While certainly not an uncommon trope in Western RPGs, it's something you'd be practically drowning in if you were also playing (primarily-console-released) JRPGs through this period. "You're totally ready to kill the main boss, but how about grinding for another 20 hours to kill an optional boss in a side area that you wouldn't even know existed without consulting a hint book?" is so expected it's noteworthy when it's not there.

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  10. A good summary of the game and its chief flaws. I especially strongly agree with this part of final paragraph:

    "The 1990s were the only era in which Tolkien fans were likely to get an RPG that was technologically and graphically advanced enough to be fun, but not yet influenced ("tainted," as I'm sure some would have it) by the films. While the two Interplay titles have some promise and fun moments, it's too bad that they were the only attempts."

    Exactly.

    With regards to the movie "taint", while I do happen to be in the "movies were controversial at best" camp, I think even people who utterly loved the movies in every way should agree that their tremendous success is also a curse, as it blocks virtually all other possibilities. There are books - I'm thinking mainly the British and their Jane Austen adaptations - out there that get a new adaptation almost every decade, and while some of those adaptations are inevitably bad, it's just fantastic that you keep getting different takes and interpretations on the same story.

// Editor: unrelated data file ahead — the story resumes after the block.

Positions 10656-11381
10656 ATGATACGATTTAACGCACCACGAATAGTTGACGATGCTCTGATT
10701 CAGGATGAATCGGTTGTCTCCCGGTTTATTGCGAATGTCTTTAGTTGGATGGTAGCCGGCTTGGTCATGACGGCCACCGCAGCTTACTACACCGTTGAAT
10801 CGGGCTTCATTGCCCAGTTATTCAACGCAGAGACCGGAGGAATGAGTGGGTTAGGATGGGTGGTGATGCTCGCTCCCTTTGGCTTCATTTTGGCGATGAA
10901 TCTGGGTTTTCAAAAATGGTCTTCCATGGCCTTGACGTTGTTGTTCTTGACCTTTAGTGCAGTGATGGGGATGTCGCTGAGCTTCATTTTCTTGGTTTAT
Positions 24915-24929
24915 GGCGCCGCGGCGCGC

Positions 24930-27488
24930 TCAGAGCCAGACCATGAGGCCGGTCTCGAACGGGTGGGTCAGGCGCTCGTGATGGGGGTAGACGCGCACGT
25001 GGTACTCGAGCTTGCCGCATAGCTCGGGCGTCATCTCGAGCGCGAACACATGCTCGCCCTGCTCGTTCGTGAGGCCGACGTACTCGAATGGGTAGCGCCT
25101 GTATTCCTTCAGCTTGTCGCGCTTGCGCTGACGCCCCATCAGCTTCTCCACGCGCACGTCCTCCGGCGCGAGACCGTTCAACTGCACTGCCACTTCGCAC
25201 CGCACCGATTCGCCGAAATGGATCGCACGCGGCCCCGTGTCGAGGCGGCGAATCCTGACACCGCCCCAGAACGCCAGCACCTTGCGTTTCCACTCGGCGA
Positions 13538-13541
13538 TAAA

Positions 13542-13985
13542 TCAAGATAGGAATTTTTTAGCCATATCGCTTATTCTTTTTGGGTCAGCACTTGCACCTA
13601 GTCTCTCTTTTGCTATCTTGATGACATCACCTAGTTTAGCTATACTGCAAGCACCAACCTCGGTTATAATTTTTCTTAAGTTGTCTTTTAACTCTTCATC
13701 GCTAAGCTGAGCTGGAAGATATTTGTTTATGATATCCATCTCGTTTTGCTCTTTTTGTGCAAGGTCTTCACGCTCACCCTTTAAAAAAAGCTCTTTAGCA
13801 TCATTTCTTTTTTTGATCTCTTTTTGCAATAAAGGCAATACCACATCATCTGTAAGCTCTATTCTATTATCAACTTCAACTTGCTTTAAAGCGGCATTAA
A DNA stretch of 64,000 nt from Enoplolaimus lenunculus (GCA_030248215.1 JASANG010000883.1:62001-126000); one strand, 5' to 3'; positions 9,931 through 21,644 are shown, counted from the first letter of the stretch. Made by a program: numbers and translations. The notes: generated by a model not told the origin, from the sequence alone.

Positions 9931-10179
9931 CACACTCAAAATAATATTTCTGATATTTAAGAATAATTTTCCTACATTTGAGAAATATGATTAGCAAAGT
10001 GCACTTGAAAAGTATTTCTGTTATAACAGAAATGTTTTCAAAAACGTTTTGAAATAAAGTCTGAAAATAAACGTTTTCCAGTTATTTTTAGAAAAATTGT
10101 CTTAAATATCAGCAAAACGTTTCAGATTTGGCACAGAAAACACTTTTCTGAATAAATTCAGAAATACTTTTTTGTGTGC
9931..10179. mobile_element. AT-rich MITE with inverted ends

The Lord of the Rings movies got many things wrong, plot-wise, but the worst thing about them is that they got so much right in terms of visual interpretation, that they will be, for a long time, considered to be the definitive version, and no one will see any point in "challenging" them with an alternative take. This is not good for anyone. I'd be very happy if we saw half a dozen terrible LotR adaptations being made, if in return, we got another one or two excellent ones. Instead, we're going to be stuck with one "almost great" adaptation for a long time...

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    1. There is a lord of the rings tv-series in the making from amazon but most that is known is just speculations

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    2. Yes, there is. Initially, I assumed it would be a remake (which pleased and surprised me), but now I hear that it's actually going to be based on other Tolkien materials, because the Tolkien Estate has, for the first time, given permission to license the Silmarillion. But yeah, it's still all speculation.

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    3. Well, I'm not a Tolkien nerd, although it was the Hobbit that really got me into reading fantasy when I was a middle-schooler. I don't mind how the LoTR movies came out, and I thought they were enjoyable particularly the extended cuts (little more character development). However, I thought "The Hobbit" was too over the top and all just a money grab from Tolkien/LOTR movie fans. I did not like how they changed the story even though they claimed they were pulling from Tolkien's notes on how he would like to have redone the Hobbit in light of how he wrote LoTR.

      Speaking of adaptations of Jane Austen, I still like the old A&E adaptation of Pride and Prejudice quite a bit.

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    4. Oh, god, that frigging thing. I think I've told this story before, but Irene tried to make me watch it and after like six scenes in a row of attractive wealthy people saying extremely reserved things to each other in sitting rooms, I said, "No time or place in the history of the world has been more in need of an alien invasion." I was so excited when Pride and Prejudice and Zombies came out. That managed to tell the story in in one-third the time as the A&E series AND it put zombies in there!